In the process of trying to save one animal, another was decimated.
The 45-square-mile Maria Island was once a safe space for the pocket-sized little penguin species. The corner blip of land was free of the menaces the birds face elsewhere and proved a safe home for the creatures, which grow to be just two pounds. Just a decade ago, some 3,000 breeding pairs of little penguins thrived there, the Guardian reported.
Then, in response to an outbreak of a deadly facial tumor disease among Tasmanian devils, 28 of the marsupials were released on the island between 2012 and 2013. Since then, the face tumor disease’s spread has slowed and the devils’ ranks have grown to approximately 100.
But all of that comes at the expense of the little penguins, as there are no longer any on the island.
“Losing 3,000 pairs of penguins from an island that is a national park that should be a refuge for this species basically is a major blow,” Dr. Eric Woehler of BirdLife Tasmania told the Guardian.
By attempting to save the devils, humans not only destroyed the island’s little penguin population but also caused fearful geese to live in trees.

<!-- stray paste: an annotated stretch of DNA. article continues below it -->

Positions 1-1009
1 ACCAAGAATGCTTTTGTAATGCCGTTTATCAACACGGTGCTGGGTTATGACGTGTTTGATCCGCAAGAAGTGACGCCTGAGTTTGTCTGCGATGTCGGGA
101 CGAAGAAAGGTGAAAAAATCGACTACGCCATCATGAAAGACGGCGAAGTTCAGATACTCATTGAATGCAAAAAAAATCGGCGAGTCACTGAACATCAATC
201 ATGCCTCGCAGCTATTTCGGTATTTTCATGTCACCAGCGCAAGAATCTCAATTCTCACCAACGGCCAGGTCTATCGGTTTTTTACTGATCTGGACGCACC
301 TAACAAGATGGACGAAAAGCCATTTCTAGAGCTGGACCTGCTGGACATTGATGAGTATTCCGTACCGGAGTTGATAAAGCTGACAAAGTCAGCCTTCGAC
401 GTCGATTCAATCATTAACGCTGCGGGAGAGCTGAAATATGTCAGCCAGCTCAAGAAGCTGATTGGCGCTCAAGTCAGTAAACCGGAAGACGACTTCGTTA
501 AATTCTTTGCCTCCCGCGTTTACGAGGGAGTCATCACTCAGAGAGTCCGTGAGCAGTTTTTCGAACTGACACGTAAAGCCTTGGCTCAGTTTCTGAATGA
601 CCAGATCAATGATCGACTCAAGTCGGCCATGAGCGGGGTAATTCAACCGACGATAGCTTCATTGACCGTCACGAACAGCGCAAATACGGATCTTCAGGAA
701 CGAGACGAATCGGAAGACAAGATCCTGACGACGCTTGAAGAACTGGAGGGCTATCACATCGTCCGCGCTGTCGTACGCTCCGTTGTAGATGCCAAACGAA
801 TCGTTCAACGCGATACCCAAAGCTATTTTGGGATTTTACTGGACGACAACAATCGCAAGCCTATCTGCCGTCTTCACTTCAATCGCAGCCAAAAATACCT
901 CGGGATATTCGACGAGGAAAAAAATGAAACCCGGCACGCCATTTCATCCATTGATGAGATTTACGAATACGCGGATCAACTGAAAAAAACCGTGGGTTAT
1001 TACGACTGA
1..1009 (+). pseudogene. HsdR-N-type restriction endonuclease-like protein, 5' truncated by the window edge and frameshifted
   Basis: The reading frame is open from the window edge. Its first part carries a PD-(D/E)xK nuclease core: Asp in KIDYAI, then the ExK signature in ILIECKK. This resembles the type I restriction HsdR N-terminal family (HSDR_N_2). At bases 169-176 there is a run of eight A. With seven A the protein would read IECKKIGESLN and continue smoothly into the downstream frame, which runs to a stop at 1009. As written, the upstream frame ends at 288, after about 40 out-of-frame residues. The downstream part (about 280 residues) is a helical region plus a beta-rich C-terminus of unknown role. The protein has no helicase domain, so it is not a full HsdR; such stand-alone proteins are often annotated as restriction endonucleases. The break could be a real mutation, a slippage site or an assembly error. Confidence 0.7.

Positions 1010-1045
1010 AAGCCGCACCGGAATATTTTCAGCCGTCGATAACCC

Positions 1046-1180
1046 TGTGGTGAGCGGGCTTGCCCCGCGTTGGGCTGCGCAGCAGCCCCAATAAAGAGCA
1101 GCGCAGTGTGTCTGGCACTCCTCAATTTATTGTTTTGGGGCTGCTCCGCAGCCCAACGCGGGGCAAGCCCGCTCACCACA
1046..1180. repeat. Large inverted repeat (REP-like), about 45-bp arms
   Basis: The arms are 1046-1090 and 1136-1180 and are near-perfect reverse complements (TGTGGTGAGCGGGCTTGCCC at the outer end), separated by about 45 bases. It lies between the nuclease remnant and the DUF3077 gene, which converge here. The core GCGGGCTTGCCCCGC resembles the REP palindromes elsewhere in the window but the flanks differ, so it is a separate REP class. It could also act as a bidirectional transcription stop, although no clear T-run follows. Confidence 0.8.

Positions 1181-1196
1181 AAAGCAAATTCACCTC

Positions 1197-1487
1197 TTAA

“We’re getting reports of geese trying to nest in trees to avoid devil predation,” Woehler said. “It’s very clear that the devils have had a catastrophic ecological impact on the bird fauna on Maria Island.”
The island’s short-tailed shearwaters — a narrow-winged diving seabird that loves to eat fish, squid and crustaceans — are also no longer thriving as a result of the devils. Indeed, a study published in 2020 found that island’s shearwater colonies have recently been decimated.
The fate of Maria Island’s bird populations following the devil importation is sad but not surprising to experts.
“Every time humans have deliberately or accidentally introduced mammals to oceanic islands, there’s always been the same outcome … a catastrophic impact on one or more bird species,” said Woehler.
A spokesperson for the Tasmanian government’s Save the Tasmanian Devil program told the Guardian it continually monitors and evaluates all conservation activities.